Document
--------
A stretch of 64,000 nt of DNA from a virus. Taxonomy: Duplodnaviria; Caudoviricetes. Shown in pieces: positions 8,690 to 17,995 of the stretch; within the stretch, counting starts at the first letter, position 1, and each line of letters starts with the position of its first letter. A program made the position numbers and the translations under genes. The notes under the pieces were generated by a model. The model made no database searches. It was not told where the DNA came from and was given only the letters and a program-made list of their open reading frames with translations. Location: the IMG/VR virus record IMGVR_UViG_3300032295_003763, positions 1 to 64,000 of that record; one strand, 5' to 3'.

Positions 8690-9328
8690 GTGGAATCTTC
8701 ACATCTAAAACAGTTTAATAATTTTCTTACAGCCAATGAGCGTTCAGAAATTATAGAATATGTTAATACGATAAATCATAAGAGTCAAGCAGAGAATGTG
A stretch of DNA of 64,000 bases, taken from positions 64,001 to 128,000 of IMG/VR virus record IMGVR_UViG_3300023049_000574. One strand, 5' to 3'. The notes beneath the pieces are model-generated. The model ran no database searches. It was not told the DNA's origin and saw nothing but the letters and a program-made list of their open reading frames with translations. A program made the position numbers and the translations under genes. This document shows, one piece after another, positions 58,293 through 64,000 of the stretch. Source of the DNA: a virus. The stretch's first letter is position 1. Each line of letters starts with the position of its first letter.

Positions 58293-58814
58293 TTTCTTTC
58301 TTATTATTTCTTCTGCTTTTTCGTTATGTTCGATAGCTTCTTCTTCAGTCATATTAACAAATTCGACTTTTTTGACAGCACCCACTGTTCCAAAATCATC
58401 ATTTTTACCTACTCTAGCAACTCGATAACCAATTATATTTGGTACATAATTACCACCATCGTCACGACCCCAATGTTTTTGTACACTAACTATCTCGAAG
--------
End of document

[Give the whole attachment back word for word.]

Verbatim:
A stretch of 64,000 nt of DNA from a virus. Taxonomy: Duplodnaviria; Caudoviricetes. Shown in pieces: positions 8,690 to 17,995 of the stretch; within the stretch, counting starts at the first letter, position 1, and each line of letters starts with the position of its first letter. A program made the position numbers and the translations under genes. The notes under the pieces were generated by a model. The model made no database searches. It was not told where the DNA came from and was given only the letters and a program-made list of their open reading frames with translations. Location: the IMG/VR virus record IMGVR_UViG_3300032295_003763, positions 1 to 64,000 of that record; one strand, 5' to 3'.

Positions 8690-9328
8690 GTGGAATCTTC
8701 ACATCTAAAACAGTTTAATAATTTTCTTACAGCCAATGAGCGTTCAGAAATTATAGAATATGTTAATACGATAAATCATAAGAGTCAAGCAGAGAATGTG
A stretch of DNA of 64,000 bases, taken from positions 64,001 to 128,000 of IMG/VR virus record IMGVR_UViG_3300023049_000574. One strand, 5' to 3'. The notes beneath the pieces are model-generated. The model ran no database searches. It was not told the DNA's origin and saw nothing but the letters and a program-made list of their open reading frames with translations. A program made the position numbers and the translations under genes. This document shows, one piece after another, positions 58,293 through 64,000 of the stretch. Source of the DNA: a virus. The stretch's first letter is position 1. Each line of letters starts with the position of its first letter.

Positions 58293-58814
58293 TTTCTTTC
58301 TTATTATTTCTTCTGCTTTTTCGTTATGTTCGATAGCTTCTTCTTCAGTCATATTAACAAATTCGACTTTTTTGACAGCACCCACTGTTCCAAAATCATC
58401 ATTTTTACCTACTCTAGCAACTCGATAACCAATTATATTTGGTACATAATTACCACCATCGTCACGACCCCAATGTTTTTGTACACTAACTATCTCGAAG